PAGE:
Among the greatest of the experiences I was privileged enough to share in was a successful small-game hunt, which rendered a dik-dik and a hare (which they called a rabbit). I’ve videoed most of it, although most of that amounts to Blair-Witch-Project-style shakycam footage of bushes race past as I attempt to keep up with the swift pace of my hunting companions.
The capture of the dik-dik was rendered still more impressive by the fact that the successful hunter caught it with his bare hands, by simply bending down and picking up the terrified thing from a bush. It was kept alive, in the hope that its plaintive cries would attract its mother, but alas, to no avail. To those wondering, the dik-dik was sold still alive to a lady from the herding community, who when we saw her was feeding it with milk and keeping it with the intention of growing it into a full-size adult. So thankfully no charming baby animal was slaughtered in front of the soft European. The rabbit, however, was another story, and would hopefully be in the pot that day for some meat, which I was desperately craving. It was quickly dispatched in the field, and was prepared on some open ground near to the settlement, but not so near that those not involved in putting the work in with the hunt came over to beg for some meat. This was a huge issue for my hunting companions, who felt fiercely protective of a kill that is rarer and rarer these days, what with one thing and another. They used ashes from the fire to aid their hands in pulling out the rabbit’s fur, singeing off the remainder on a hastily-put-together fire before gutting it. It was taken off to be cooked “later”.
This turned out to be something of a mistake. One big issue at the community is sadly the prevalence of alcohol, and when we ventured out “later” to find what had become of this rabbit, some of the younger members of the hunting group informed us that the rabbit was sold by the one person who’d promised to keep it, the money inevitably spent on Tombo, the locally-brewed libation. Such is the way of things, and what a lot of hunters will experience if they entrust their kill to someone else when the cucashop (the shack that sells drink) is open. My other companions on the hunting trip were similarly disappointed by the lack of rabbit, and we all grumbled about it together.
We did have a bit of luck later on, however. Word travels fast in the community. I remember when I first arrived I asked a few questions about hunting, to which nobody at all responded, with one chap endeavouring to avoid me altogether. This is because of the greyish legal area that hunting currently occupies. Small animals are, strictly speaking, totally legal to hunt, but that does not stop policemen and government representatives making trouble for those that persist in it, going against the government plan that is expressly, in one policeman’s words, trying to “make farmers out of the San people”. In order to practice something that used to be a massive part of their culture, the people come up against the law. However, once it was general knowledge that not only was I not from the government (despite having government permission to do research) I was actually interested in hunting because I liked it, we were visited by a chap a few nights later bearing a leg of springbok to sell to us for the equivalent of about four euros. He was hazy about where it came from, and I was not about to ask questions. It was extremely tasty marinaded and fried with rice.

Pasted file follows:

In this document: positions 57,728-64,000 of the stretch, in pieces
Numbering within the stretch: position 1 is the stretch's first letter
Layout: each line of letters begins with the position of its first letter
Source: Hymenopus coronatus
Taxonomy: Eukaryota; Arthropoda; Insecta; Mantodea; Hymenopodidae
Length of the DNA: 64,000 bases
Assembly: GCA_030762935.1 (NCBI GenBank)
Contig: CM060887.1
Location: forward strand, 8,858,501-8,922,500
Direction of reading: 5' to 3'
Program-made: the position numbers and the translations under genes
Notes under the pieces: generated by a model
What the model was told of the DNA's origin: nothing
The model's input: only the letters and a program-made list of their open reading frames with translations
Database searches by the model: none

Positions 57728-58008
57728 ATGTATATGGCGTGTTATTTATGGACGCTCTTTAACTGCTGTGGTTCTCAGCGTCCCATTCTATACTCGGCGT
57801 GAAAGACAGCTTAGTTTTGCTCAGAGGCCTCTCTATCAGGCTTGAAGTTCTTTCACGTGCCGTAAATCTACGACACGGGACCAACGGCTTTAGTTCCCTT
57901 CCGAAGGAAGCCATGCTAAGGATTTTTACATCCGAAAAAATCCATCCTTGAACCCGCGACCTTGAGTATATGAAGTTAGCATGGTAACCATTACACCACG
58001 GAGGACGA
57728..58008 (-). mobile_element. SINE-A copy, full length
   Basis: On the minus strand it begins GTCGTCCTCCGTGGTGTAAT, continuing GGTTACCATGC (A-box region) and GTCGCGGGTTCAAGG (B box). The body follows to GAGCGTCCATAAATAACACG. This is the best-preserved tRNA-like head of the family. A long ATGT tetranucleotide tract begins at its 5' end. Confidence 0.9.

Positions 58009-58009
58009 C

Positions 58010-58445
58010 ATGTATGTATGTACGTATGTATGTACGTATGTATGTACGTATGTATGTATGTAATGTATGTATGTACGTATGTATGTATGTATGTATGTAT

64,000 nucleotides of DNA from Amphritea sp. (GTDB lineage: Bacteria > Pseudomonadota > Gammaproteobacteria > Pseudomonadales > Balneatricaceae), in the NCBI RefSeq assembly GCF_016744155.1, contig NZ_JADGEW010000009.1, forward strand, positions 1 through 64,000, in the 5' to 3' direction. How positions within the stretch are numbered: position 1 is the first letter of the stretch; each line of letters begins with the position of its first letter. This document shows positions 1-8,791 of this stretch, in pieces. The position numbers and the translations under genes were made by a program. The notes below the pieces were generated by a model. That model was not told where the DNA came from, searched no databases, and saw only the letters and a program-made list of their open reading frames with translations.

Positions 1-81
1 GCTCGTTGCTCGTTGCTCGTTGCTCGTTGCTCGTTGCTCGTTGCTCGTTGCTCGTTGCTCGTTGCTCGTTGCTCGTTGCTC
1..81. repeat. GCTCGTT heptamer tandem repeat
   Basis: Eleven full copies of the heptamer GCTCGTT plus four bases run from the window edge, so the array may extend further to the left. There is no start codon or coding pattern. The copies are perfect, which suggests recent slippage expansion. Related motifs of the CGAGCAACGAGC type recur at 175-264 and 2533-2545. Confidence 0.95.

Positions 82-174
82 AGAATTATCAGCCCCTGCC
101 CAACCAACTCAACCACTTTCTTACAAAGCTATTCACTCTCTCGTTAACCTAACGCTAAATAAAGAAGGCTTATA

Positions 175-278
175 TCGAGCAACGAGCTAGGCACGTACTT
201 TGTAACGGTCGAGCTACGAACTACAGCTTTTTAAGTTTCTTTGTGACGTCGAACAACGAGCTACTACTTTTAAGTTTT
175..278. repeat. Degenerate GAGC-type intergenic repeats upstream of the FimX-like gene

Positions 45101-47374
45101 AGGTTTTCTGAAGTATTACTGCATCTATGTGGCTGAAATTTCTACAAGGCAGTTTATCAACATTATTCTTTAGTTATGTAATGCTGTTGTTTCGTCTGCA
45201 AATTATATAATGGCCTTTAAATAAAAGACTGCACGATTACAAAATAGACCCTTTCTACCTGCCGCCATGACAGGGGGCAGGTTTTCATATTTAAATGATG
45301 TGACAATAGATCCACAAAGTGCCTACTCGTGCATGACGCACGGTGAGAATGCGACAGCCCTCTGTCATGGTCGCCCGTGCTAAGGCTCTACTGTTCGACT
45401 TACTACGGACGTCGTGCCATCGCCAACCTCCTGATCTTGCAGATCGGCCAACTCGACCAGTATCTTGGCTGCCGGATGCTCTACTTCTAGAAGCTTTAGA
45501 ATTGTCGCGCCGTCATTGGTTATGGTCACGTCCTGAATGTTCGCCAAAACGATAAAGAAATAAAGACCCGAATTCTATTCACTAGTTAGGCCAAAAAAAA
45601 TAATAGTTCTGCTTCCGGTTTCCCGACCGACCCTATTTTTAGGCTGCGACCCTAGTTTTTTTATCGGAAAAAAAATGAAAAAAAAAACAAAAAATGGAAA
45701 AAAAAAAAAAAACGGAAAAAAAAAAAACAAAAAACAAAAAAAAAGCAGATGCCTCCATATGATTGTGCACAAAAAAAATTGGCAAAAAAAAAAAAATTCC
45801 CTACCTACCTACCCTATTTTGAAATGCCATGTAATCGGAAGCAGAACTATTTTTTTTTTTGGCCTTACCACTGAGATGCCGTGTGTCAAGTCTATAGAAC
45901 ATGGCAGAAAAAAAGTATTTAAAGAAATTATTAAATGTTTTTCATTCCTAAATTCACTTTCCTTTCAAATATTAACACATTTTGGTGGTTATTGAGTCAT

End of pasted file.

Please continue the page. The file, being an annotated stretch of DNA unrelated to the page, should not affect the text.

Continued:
I’ll be honest: It wasn’t great, but it was food. It kind of tasted like the most bland spinach you’ve ever had, but made a contrast to the maizemeal and it has a lot of the nutrients that people (which includes me after a few months there) desperately need to stave off malnutrition, which I am pretty sure I was suffering from for a lot of my time there. I was grateful for the opportunity to get some, and to observe the process, and I think my contact LL was also grateful for the help. My translator would not pitch in, though. According to him Owambos have a very strict gendered distribution of labour, and it was unthinkable for him to engage in “womens’ work”, just as it would be unthinkable for his female friends and family members to engage in herding cattle. Interestingly, LL said that !Kung and Hai||om men will pitch in and help with gathering, if the opportunity arises.. While women do not hunt, there is often some food to be gathered when only men are around, and they have no such sqeamishness about picking it up. It is not common for men to go out specifically to gather food, however. I asked my translator what he thought of me beavering away with LL and picking the ombidi. Apparently as a foreigner and anthropologist I got a free pass to engage in “womens'” labour without garnering any disrespect. Not that I mind all that much, to be honest. My own sense of gendered labour is, I would hope, nonexistent. The strict definitions of gendered labour did, however, allow my translator to sit around while I worked, so I have a bit of skepticism about exactly how prescriptive these roles are. The women from the Kwanyama Owambo community seemed relatively unfazed by my gathering. All the more greens for me.